The score was not only Reynolds’ first career touchdown, but it was also the Elis’ first offensive touchdown against Harvard since 2006.
Both teams had other chances to score in the first half, but decisions to go for it on fourth down backfired on both offenses.
At the end of the first quarter, Winters threw an incomplete pass on fourth-and-11 on Yale’s 24-yard line. Toward the end of the second quarter, the Bulldogs failed to convert a fourth-and-one on Harvard’s 27-yard line.
Harvard’s best chance to score came early in the second half when the Crimson were looking to attempt a 35-yard field goal. The play turned out to be a fake, but junior holder Matt Simpson’s five-yard pass was not long enough to gain the first down.
The Bulldogs too had their own desperation play when kicker Tom Mante ’10 missed a 62-yard field goal attempt short and wide left as the first half came to a close with the Bulldogs leading 10-0.
“We were relieved we weren’t down by more because we were outplayed terribly,” Harvard coach Murphy said.
From the start of the second half, the Crimson, which had had 188 total yards in the first half, continued to move the ball, and the Elis continued to stop them on fourth-down attempts.
After running 10 times and passing once, the Crimson had advanced 75 yards and had first-and-goal on the five-yard line. The Eli defense regained its momentum, though, and stopped the Cantabs’ fourth-down conversion on the one-yard line.
The defensive stop brought the Yale crowd to an uproar as the players jumped off the field and, according to Rice, helped the Elis regain the momentum.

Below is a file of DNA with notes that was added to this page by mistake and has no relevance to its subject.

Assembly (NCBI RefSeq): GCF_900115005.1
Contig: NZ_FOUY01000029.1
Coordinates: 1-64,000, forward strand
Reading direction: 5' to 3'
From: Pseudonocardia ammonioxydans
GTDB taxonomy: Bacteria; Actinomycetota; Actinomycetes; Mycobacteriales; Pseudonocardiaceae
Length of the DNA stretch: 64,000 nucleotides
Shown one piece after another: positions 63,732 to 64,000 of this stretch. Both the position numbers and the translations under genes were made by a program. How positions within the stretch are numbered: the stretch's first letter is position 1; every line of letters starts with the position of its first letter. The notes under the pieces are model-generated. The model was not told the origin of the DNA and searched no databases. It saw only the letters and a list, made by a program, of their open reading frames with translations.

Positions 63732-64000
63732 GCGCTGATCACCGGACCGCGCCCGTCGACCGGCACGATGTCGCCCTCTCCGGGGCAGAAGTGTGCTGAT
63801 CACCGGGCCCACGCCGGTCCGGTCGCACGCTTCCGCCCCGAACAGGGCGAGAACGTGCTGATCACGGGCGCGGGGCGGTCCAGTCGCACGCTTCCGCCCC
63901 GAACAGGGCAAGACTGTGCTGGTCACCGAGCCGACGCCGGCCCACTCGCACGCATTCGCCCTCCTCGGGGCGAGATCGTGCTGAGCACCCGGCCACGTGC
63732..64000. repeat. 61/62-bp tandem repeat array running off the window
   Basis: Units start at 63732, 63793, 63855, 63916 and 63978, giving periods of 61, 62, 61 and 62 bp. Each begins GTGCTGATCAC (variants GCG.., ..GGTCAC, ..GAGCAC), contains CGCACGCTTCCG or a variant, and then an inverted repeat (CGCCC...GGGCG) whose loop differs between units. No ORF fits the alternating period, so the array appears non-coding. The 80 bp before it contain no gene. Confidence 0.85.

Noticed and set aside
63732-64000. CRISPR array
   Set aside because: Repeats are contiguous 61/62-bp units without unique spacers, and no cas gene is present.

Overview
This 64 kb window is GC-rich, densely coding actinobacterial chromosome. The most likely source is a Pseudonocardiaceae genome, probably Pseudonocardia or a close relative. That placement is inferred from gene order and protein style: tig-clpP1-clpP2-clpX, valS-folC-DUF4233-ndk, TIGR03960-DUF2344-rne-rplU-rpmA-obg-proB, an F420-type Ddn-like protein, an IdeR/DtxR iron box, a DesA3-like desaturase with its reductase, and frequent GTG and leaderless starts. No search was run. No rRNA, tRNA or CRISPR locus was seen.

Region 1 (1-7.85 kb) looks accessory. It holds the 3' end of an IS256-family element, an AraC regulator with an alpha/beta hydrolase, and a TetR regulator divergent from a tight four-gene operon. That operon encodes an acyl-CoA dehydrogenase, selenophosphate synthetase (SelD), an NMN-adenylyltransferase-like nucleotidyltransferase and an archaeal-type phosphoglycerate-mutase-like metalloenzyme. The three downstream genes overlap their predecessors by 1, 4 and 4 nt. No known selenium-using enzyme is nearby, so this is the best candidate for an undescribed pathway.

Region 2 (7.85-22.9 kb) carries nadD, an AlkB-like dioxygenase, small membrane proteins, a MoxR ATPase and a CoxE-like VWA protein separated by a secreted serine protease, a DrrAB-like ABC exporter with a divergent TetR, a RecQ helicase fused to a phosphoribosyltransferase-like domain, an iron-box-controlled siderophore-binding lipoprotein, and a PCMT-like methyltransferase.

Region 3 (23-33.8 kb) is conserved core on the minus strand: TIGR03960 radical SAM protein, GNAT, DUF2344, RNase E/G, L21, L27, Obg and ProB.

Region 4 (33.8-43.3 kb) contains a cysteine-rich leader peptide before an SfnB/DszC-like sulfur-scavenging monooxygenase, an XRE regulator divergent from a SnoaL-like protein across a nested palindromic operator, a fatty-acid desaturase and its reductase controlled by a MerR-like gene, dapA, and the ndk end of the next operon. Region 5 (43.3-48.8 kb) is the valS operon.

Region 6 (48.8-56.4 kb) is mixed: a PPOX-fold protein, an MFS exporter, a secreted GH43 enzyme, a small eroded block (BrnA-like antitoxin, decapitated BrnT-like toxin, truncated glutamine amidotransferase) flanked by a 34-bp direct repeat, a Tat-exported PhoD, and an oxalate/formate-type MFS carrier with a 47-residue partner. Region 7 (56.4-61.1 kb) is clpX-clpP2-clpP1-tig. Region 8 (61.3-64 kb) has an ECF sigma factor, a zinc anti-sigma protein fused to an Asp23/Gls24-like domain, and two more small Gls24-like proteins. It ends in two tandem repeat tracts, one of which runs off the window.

“In my four years here, goal-line defense is something we’ve really prided ourselves on,” he said. “That play was a great momentum shift for us. It was a great team defensive play.”
Two drives later, the Bulldogs were in the red zone to start the fourth quarter and were looking to put the game away with a touchdown. But on third-and-12 on Harvard’s 15-yard line, quarterback Patrick Witt’s ’12 five-yard pass to wide receiver Jordan Forney ’11 was well short of the first down and — just like the Elis’ first drive of the game — the Bulldogs were forced to go for a short field goal.
This time, though, Barnes’ 27-yard kick was wide left.
“In the second half we failed to score, and that’s discouraging,” Thomas said. “You can’t expect to win with 10 points on the board against a great team like Harvard.”
The turning point in the game came with about eight minutes left in the fourth quarter. Once again the Crimson elected to go for it on fourth down, but this time Harvard’s risk paid off. On fourth-and-four with the ball on their own 30-yard line, junior tailback Gino Gordon appeared to be wrapped up short of the first down, but he broke off the tackle and ran 19 yards. A defensive stop would have given the Eli offense a very short field to work with, but instead Harvard was still pressuring.
“I thought we had it,” Rice said. “I thought we had tied him up. I was sure we were off the field.”